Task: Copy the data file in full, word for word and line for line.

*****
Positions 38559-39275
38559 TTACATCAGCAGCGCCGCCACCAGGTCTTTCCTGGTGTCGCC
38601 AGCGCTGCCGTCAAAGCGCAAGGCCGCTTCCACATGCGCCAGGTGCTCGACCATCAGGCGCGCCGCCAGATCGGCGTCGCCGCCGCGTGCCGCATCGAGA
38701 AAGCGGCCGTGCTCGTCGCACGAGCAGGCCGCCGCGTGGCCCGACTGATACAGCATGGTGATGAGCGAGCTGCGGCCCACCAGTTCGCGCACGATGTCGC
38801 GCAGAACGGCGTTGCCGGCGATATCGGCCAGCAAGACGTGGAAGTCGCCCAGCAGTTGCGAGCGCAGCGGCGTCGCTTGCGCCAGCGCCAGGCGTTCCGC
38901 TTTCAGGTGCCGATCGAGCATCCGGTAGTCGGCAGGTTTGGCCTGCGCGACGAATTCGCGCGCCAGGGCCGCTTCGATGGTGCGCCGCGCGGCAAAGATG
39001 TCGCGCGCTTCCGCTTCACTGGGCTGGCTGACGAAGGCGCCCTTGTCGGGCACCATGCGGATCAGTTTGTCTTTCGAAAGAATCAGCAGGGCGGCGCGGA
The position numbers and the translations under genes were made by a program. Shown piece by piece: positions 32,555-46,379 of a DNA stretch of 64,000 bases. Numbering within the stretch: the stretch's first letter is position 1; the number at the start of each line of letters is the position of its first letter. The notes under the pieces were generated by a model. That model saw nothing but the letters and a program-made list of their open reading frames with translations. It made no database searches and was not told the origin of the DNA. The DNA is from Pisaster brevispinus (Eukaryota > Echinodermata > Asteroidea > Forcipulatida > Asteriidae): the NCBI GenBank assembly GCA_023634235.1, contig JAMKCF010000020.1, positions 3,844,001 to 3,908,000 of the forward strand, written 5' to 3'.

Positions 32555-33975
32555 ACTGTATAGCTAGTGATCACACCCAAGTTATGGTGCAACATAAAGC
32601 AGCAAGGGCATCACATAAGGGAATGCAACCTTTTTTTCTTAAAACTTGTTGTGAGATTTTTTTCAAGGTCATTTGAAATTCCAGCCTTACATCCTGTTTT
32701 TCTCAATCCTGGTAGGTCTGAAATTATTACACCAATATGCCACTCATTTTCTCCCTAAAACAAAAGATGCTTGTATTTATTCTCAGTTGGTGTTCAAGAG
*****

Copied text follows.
Positions 38559-39275
38559 TTACATCAGCAGCGCCGCCACCAGGTCTTTCCTGGTGTCGCC
38601 AGCGCTGCCGTCAAAGCGCAAGGCCGCTTCCACATGCGCCAGGTGCTCGACCATCAGGCGCGCCGCCAGATCGGCGTCGCCGCCGCGTGCCGCATCGAGA
38701 AAGCGGCCGTGCTCGTCGCACGAGCAGGCCGCCGCGTGGCCCGACTGATACAGCATGGTGATGAGCGAGCTGCGGCCCACCAGTTCGCGCACGATGTCGC
38801 GCAGAACGGCGTTGCCGGCGATATCGGCCAGCAAGACGTGGAAGTCGCCCAGCAGTTGCGAGCGCAGCGGCGTCGCTTGCGCCAGCGCCAGGCGTTCCGC
38901 TTTCAGGTGCCGATCGAGCATCCGGTAGTCGGCAGGTTTGGCCTGCGCGACGAATTCGCGCGCCAGGGCCGCTTCGATGGTGCGCCGCGCGGCAAAGATG
39001 TCGCGCGCTTCCGCTTCACTGGGCTGGCTGACGAAGGCGCCCTTGTCGGGCACCATGCGGATCAGTTTGTCTTTCGAAAGAATCAGCAGGGCGGCGCGGA
The position numbers and the translations under genes were made by a program. Shown piece by piece: positions 32,555-46,379 of a DNA stretch of 64,000 bases. Numbering within the stretch: the stretch's first letter is position 1; the number at the start of each line of letters is the position of its first letter. The notes under the pieces were generated by a model. That model saw nothing but the letters and a program-made list of their open reading frames with translations. It made no database searches and was not told the origin of the DNA. The DNA is from Pisaster brevispinus (Eukaryota > Echinodermata > Asteroidea > Forcipulatida > Asteriidae): the NCBI GenBank assembly GCA_023634235.1, contig JAMKCF010000020.1, positions 3,844,001 to 3,908,000 of the forward strand, written 5' to 3'.

Positions 32555-33975
32555 ACTGTATAGCTAGTGATCACACCCAAGTTATGGTGCAACATAAAGC
32601 AGCAAGGGCATCACATAAGGGAATGCAACCTTTTTTTCTTAAAACTTGTTGTGAGATTTTTTTCAAGGTCATTTGAAATTCCAGCCTTACATCCTGTTTT
32701 TCTCAATCCTGGTAGGTCTGAAATTATTACACCAATATGCCACTCATTTTCTCCCTAAAACAAAAGATGCTTGTATTTATTCTCAGTTGGTGTTCAAGAG